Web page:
The Government says its officials have been “concluding arrangements with Australia” on a travel bubble between New Zealand and Australia.
In a response to written questions by National MP Chris Bishop, the Covid-19 Recovery Minister Chris Hipkins said that there had been numerous rounds of talks between New Zealand and Australian officials and that a deal was being wrapped up.
“On 4 February 2021, New Zealand and Australian officials met for a 12th round of trans-Tasman talks, where key issues of discussion included the draft Arrangement text, response frameworks, and ongoing implementation planning,” Hipkins answered.
“As at 11 February, officials are in the process of concluding arrangements with Australia that would allow two-way quarantine-free travel to commence.”
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“These arrangements provide that quarantine-free travel may commence when the respective health authorities have determined that the rate of Covid-19 transmission and associated public health risk is acceptably low in both countries.”
In December the Government revealed a hopeful timetable for trans-Tasman travel by the end of March this year. When contacted by Stuff about his answers Hipkins was non-committal, saying that “negotiations are ongoing with Australia around trans-Tasman travel”.
“Coid-19 is a tricky virus which both countries continue to grapple with. It’s difficult to put a timeframe on when negotiations might conclude in that context.”
Opposition Covid Response spokesman Chris Bishop has called on the Government to be upfront about the status of the bubble.
“The response has been slow. New Zealanders deserve an honest update of where things are at. There are still families separated who were told to, andexpect a March bubble, which doesn’t look like it is going to happen, so government needs to be upfront.”
The written questions also reveal that, despite Prime Minister Jacinda Ardern publicly musing that bubble deals may have to be made with each of the Australian states, that there have been no conversations with any of the states on reciprocal quarantine-free travel.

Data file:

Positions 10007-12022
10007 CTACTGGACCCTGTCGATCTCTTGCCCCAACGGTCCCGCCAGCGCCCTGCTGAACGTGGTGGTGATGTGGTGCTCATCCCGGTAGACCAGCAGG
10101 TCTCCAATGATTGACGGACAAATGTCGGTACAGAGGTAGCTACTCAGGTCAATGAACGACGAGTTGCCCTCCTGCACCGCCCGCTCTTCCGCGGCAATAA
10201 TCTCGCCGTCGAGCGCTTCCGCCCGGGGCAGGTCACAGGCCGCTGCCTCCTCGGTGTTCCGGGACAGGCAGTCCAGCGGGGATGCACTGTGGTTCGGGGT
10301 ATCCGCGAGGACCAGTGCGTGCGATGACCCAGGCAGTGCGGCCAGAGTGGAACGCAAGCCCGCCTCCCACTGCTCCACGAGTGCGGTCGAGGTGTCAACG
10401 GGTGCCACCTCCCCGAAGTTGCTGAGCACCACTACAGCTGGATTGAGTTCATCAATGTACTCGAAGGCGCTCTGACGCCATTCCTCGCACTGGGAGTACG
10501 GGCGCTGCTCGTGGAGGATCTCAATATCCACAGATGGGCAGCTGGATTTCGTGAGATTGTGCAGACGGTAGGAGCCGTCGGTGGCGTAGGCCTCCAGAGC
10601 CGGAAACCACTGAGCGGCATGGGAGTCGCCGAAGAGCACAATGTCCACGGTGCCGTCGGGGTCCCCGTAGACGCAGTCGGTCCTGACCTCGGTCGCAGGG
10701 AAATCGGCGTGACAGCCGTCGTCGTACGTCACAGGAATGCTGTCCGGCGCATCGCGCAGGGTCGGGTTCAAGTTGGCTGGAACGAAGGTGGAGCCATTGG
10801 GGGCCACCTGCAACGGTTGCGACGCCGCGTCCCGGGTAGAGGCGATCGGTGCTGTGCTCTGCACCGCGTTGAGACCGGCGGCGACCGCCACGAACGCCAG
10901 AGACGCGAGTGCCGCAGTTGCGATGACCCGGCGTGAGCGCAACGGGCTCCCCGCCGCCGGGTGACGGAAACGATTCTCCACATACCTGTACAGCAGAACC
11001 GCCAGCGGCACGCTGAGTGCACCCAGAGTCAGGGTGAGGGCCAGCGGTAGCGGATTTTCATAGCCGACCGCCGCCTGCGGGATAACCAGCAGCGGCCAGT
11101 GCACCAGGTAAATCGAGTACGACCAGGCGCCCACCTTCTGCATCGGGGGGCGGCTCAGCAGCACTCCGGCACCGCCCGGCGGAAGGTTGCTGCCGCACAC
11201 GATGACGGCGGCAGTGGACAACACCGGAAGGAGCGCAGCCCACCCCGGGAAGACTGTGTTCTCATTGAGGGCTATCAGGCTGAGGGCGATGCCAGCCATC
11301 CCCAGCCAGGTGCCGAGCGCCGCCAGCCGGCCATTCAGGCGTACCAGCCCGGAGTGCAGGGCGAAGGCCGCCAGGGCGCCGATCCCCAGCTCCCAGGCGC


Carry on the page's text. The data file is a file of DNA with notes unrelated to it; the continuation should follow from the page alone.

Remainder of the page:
“It does look increasingly difficult at a country-by-country level. We haven’t ruled out the possibility of state-by-state, but I know many people will have been frustrated by the impact that has been had on their travel,” Ardern said in late January.
But in answers to written questions of whether the Government had directly approached any Australian states, Hipkins said no.
“Arrangements for a trans-Tasman Safe Travel Zone are being discussed with the Australian Federal Government. How states and territories participate in a safe travel zone is for the Australian authorities to determine,” Hipkins said in his answer.
In practice, despite the prime minister’s musings, while Australian states have power over their own internal borders, they do not have power over the national Australian border, nor aviation regulations.
That means that any bubble arrangement would have to be first negotiated with the Australian federal Government, before individual states decide how they will act. Unlike New Zealand, Australians have been barred from leaving their shores since March 2020 unless they qualify for a rare exemption to leave that includes getting a job abroad, or a compelling medical or compassionate reasons.
”The Government has publicly floated state by state bubbles – but done nothing as my written questions reveal. They should be talking to Queensland, South Australia; Tasmania. They aren’t. We can unilaterally say Australians from those states spend less or no time in MIQ as Australia has done for us,” Bishop said.
Relations over the border have been strained since the Australian Government temporarily halted quarantine-free travel for New Zealanders after the Northland Covid case in late January. Several Australian states have once again stopped quarantine travel with New Zealand as a result of the most recent outbreak.
On February 9, in response to questions about the Australian bubble, Ardern said that it had become more problematic and that the Government wouldn’t be rushed into making a decision.
“You cannot unscramble the egg, once they are open, we have to make sure that we can make it work because it will be damaging, economically, if we open, close, open, close, and then permanently shut it, no one wants that.” Ardern said.
“There are relatively complex issues to resolve, but we have had nine months now. I hope politics isn’t getting in the way,” Bishop said.
“The major problem seems to be what happens when and if there are community cases in either country but surely an agreed protocol can be put in place,” he said.